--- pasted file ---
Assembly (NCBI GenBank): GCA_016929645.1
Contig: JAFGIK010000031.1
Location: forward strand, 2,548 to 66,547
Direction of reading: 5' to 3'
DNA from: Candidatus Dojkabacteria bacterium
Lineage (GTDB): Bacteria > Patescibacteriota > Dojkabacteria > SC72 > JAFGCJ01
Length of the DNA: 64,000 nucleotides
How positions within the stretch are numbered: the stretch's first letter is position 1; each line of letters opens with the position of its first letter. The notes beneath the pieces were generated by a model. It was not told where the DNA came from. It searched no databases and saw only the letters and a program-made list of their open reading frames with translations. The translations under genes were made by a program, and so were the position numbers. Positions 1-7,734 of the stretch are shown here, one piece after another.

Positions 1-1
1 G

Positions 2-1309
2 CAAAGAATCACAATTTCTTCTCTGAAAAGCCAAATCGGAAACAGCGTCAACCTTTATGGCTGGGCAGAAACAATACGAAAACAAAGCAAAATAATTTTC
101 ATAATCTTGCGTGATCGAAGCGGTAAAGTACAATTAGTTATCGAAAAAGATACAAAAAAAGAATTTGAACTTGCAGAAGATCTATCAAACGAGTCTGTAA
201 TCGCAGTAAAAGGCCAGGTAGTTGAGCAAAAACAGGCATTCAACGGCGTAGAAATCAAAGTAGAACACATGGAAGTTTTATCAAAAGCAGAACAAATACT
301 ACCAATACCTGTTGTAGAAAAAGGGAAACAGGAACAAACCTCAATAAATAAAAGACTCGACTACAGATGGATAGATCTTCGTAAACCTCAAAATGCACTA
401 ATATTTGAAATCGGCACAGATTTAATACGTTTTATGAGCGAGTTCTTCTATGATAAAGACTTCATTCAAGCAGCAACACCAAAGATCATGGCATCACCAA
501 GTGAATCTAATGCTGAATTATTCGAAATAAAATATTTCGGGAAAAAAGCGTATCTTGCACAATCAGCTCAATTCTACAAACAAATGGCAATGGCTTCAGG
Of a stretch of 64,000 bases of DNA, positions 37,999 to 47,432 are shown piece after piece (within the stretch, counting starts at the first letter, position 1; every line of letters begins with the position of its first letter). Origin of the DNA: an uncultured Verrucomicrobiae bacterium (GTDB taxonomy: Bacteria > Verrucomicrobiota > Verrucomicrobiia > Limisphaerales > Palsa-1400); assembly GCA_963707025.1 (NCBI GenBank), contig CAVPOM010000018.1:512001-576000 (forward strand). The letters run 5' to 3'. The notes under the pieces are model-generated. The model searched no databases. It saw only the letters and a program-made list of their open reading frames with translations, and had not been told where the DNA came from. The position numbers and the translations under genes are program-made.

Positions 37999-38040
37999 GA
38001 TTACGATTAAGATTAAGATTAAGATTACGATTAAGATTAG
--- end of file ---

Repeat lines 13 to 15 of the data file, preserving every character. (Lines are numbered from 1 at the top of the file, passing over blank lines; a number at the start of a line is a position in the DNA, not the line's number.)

101 ATAATCTTGCGTGATCGAAGCGGTAAAGTACAATTAGTTATCGAAAAAGATACAAAAAAAGAATTTGAACTTGCAGAAGATCTATCAAACGAGTCTGTAA
201 TCGCAGTAAAAGGCCAGGTAGTTGAGCAAAAACAGGCATTCAACGGCGTAGAAATCAAAGTAGAACACATGGAAGTTTTATCAAAAGCAGAACAAATACT
301 ACCAATACCTGTTGTAGAAAAAGGGAAACAGGAACAAACCTCAATAAATAAAAGACTCGACTACAGATGGATAGATCTTCGTAAACCTCAAAATGCACTA